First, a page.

Paint in Perspective

Take time and learn how to paint in perspective.


Paint in perspective is now available on DVD No.1

Paint in Perspective

paint in perspective

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This short lesson shows how you can train yourself to paint in perspective.
To get depth in paintings you must use the correct tones of color and you must have the size and position of things correctly and paint in perspective.
Many painters who have been working for years have no idea where they are going wrong with there perspective and their paintings have no depth.

You can make your paintings look three dimensional

Mistakes in perspective are common.
I once saw a beautiful painting of a harbor with boats, the boat near was well proportioned,

the very distant boat was much smaller in height but almost as long as the near boat – It would have been 2 kilometers long in real life, but nobody noticed.

You must look at nature

and man made objects in a way where you can compare there size to each other in various situations, and watch for the differences in tones as things move away from you. Read on and watch this free video, it may have information to help you decide if you have good perspective in your drawings and paintings.
Watch this short video here for free – or – DOWNLOAD ‘Why Download?’ this video to your PC for $2. Buy Now

Everything fades in tone as it moves away from us.
You can not have dark blue mountains behind light blue mountains, they might be a different color but there tone must be lighter in the distance.

The trees in the distance must not be stronger in tone than the trees near,

they might be a brighter color but the tone of that color should be duller for the distant tree.
A bright red car will become pale crimson and finally grey as it moves away.
A black car will become grey as it moves away.
In most paintings all things should fade into a grey in the distance, it might be a red grey or a blue grey but it should always be a form of grey – because at a distance all colors become muted – red, blue and yellow make grey.
You can not have brown mountains in the distance.

Brown can only be seen when close. You might have a brown grey but not brown.
All these little points must be adhered to correctly or your painting will look bad to the trained eye.
Painting dvdsCorrect perspective in your painting or drawing can only be achieved by putting the correct shapes and tones in order.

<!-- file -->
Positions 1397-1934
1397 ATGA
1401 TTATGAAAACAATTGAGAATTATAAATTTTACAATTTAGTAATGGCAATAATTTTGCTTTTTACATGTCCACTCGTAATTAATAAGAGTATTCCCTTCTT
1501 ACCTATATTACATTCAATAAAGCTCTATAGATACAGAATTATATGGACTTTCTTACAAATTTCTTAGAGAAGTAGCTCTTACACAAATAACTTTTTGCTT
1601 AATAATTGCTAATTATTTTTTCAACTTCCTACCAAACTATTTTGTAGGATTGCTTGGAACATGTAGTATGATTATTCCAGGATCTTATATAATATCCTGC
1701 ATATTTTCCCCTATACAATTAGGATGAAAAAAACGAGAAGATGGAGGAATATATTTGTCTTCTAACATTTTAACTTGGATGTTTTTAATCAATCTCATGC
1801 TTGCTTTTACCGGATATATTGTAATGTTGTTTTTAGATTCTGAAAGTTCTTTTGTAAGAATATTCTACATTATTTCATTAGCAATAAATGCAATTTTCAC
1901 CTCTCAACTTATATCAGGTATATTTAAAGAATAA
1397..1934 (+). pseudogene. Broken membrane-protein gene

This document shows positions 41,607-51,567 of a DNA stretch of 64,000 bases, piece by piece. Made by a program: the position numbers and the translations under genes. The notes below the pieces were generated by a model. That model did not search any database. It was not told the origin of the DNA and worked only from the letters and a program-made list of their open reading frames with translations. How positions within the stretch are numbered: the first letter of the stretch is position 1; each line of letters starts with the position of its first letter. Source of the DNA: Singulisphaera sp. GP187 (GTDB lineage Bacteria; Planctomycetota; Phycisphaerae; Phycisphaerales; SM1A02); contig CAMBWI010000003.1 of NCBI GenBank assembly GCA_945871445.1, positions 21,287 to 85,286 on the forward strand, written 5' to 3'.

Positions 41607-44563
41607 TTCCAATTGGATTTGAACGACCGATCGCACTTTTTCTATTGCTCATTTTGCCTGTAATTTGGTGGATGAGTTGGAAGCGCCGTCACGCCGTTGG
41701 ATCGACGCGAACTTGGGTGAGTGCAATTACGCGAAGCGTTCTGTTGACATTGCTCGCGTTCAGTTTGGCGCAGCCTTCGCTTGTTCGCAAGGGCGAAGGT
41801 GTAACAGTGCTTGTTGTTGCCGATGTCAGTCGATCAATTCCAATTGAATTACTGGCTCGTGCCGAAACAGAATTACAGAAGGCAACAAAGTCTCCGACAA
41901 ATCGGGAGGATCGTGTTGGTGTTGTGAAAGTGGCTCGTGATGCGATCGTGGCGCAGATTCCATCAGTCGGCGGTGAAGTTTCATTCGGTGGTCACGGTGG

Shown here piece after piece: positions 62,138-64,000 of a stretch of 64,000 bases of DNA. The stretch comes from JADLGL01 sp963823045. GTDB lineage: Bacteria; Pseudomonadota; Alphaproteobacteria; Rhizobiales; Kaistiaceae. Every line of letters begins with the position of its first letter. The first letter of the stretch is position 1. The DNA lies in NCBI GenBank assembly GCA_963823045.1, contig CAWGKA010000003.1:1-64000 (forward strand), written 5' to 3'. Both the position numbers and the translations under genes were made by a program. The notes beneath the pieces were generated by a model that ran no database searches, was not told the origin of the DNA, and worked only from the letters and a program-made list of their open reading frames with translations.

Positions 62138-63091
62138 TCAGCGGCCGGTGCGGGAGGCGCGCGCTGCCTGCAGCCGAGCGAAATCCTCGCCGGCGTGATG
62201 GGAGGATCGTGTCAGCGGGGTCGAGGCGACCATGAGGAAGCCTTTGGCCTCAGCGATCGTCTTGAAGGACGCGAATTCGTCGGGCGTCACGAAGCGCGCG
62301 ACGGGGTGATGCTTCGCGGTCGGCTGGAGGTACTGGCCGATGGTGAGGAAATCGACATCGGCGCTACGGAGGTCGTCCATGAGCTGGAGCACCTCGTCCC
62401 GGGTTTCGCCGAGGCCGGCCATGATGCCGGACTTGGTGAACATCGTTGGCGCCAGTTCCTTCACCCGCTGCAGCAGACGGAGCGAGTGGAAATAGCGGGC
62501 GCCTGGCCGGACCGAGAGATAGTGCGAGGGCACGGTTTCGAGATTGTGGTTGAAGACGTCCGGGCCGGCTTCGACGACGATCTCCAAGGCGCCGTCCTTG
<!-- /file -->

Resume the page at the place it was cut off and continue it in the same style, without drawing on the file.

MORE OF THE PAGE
Roofs must slope at the right angle, paths must become more narrow as they move away, rivers should become wider in the foreground, clouds should be smaller in the distance, or in the lower sky.
Go to – About Brushes
by Len Hend


Add a Comment
  1. Len thank you for all of your tips and encouragement to would-be artists.
    I am still having difficulty with perspective. ie. it’s supposed to be eye level, but is that a perceived eye level e.g imagining that I were in the picture looking at the scenery?
    Or is it eye level -standing in front of the canvas before I paint on it?
    Maybe others are also having similar problems.
    Perspective is very important because some of my pictures are just not quite right.
    Thank you again very much.

    1. Nicol – hi – a perceived eye level e.g imagining that I were in the picture looking at the scenery? correct
      The word perspective when refering to a landscape painting usually refers to things like – things get smaller in the distance – things get duller (tones of colors) in the distance and there is a thing called the ‘horizon line or eye level’ which usually refers to ‘from the height the scene was viewed’ from up in the air looking down or from the height that a person would be if standing on the ground and looking at the scene. (ground level)
      The ‘horizon line or eye level’ is an imaginary plain that is always perfectly horizontal in all directions (like a lake)
      It is at the height of the eye or camera that the scene came from in reference to the things in the scene. Up in the air or down on the ground.
      Everything in your painting is either above or below this line.
      If a bird is flying towards you above the line it is flying up.
      If a bird is flying towards you below the line it is flying down.
      This is where people get it wrong in their paintings, they have a house above the ‘horizon line or eye level’ and the roof is sloping down towards them (wrong)
      So the artist must make sure that everything in the painting is at the correct eye level.
      There is a lesson here which might help

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